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The U.S. economy added 156,000 jobs in September after an upwardly revised August report of 167,000 net new jobs. The September number was less than the 172,000 jobs forecast by economists surveyed by Bloomberg. The official unemployment rate ticked up to 5% in the month from 4.9% in August.

But there’s nothing here to suggest that the Federal Reserve will put a December interest rate increase on hold because of the number. On the plus side, the labor participation rate moved up (to 62.9% from 6.8%) to a six-month high as un- or under-employed workers entered the workforce. That’s likely to give the Fed confidence that the job market has substantial upside momentum. Wages picked up, but less than expected. Average hourly earnings climbed by 0.2% from August (economists had projected a 0.3% gain) but with an increase inn the average workweek to 34.4 hours from 34.3 hours,  the year to year increase in wages rose to 2.6% from the 2.4% for the 12-months ended in August.

And there’s a good possibility that the September numbers will get revised upwards in October. The disappointment in the overall jobs number came from a drop of 11,000 in government payrolls due to a slump in education jobs at the local level. It’s quite likely that this drop is a result of the usual difficulties in adjusting the jobs numbers for the start of the school year.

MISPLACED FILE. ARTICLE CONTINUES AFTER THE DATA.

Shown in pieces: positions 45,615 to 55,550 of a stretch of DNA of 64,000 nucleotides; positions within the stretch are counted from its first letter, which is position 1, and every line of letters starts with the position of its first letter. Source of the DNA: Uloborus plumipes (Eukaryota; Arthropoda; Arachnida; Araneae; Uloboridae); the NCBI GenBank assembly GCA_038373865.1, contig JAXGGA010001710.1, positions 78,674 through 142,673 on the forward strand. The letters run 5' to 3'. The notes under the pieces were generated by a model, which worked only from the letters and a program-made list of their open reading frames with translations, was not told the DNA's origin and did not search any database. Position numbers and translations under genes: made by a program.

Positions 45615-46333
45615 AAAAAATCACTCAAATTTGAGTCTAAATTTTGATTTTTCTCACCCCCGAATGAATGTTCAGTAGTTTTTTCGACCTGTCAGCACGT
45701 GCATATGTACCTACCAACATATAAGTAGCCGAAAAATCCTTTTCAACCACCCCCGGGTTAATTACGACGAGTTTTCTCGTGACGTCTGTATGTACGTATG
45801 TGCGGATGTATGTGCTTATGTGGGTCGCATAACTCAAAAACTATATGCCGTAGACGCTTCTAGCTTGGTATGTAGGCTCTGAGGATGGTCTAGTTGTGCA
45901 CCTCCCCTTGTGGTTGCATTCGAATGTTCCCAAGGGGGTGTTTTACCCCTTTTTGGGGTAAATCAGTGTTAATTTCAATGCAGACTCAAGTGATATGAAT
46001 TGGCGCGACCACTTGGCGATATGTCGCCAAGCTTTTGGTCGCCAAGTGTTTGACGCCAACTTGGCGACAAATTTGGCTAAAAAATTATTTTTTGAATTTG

The full unemployment rate, which includes discouraged workers who have stopped searching for a job and workers in part-time jobs who would like a full time position, held steady at 9.7%.

The CME’s FedWatch, which uses the prices on the Fed Funds Futures market to calculate the odds of a move by the Federal Reserve, showed odds for a December 14 interest rate increase climbing to 70.2% today from 63.4% yesterday. Odds on a November increase fell to 10.3% from 14.5% yesterday. Historically when the market puts odds of a Fed move sat 65% or better, the Fed feels that it has adequately signaled its intentions and that it is free to move policy.